The rider was leaning slightly forward as the large bike swept around the corner towards us.
I was about 14 years old and a passenger in my mothers’ car. That rider on that sunny afternoon in Cornwall has defined motorcycling to me ever since.
This was mid 80’s and the bike as an older Kawasaki Z1000, painted matt black. The rider was wearing Doc Martin’s boots, black jeans, old black leather jacket, gloves, shades, open face helmet and the biggest grin I’d ever seen. The speed was not excessive, but enough to be making progress. He was riding for pleasure, fully present to every aspect of the moment.
I’d already started helping my mother’s friends husband restore vintage, veteran and pioneer motorcycles. This was before at 16 that I could ride on the road. At this time, we lived in a bungalow in Perranporth, there was a private lane system from the bottom of the hill to the top. This was relevant because it meant I could legally ride the moped I acquired after saving up from my paper round. One moped led to another as addiction finally found a way of expressing itself beyond every magazine and book I could lay my hands on.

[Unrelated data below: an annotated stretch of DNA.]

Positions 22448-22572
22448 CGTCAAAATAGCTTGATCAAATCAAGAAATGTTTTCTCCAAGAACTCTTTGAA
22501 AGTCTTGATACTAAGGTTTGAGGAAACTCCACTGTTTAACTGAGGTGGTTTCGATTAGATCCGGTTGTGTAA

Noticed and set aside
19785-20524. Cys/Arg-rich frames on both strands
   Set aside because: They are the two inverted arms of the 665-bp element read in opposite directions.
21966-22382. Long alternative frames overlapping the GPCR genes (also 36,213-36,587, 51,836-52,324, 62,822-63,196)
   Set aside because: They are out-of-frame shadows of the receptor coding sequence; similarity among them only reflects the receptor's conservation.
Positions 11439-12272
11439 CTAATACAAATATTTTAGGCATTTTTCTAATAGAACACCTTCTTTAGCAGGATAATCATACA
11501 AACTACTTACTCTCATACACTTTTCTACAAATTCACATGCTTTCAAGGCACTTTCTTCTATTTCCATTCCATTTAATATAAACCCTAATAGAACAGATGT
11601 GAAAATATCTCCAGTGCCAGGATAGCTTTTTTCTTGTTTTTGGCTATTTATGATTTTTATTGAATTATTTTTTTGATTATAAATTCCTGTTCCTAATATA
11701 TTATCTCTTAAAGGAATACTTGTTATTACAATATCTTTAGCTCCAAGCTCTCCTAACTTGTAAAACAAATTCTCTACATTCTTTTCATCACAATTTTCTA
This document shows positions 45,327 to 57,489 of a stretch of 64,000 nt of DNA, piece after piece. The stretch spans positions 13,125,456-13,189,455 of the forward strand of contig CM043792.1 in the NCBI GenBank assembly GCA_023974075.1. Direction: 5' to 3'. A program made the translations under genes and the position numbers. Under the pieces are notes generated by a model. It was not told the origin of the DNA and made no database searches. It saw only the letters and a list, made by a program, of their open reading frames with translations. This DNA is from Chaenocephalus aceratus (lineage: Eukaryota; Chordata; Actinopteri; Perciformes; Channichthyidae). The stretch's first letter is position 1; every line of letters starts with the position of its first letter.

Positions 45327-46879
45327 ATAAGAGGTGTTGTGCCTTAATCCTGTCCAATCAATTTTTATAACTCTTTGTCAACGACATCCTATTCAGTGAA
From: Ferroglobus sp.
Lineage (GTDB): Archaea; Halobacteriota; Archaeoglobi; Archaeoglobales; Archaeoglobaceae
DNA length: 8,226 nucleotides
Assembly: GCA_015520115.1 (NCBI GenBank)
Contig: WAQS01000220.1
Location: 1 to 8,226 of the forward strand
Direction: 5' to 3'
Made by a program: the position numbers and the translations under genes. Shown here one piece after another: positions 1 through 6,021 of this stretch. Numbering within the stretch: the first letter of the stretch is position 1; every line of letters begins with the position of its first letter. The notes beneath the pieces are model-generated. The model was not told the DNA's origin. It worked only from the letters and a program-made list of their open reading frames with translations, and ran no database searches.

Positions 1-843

One of the sons of mechanic opposite came past one day as I was tinkering. He was a good guy, but in the past had taken something that affected him. He knew what was lost, and that it was down to him. Yet, he was a gentle soul. We greeted each other, and then he gave some advice that has stayed with me ever since.
“Stick to the bikes, once I used to ride, now I can’t.” He spoke with sadness and wisdom.
Oddly 10 years later I was meeting friends in Perranporth, at the time I had an orange Triumph Dolomite 1500. I had been enjoying it fully and she smelt of
As I parked, I heard, “It just had to be you, didn’t it…!” There was my friend who had given me the advice years before, with a
There are times that help define, guide and create our understanding. Those two very different ones have stayed with me.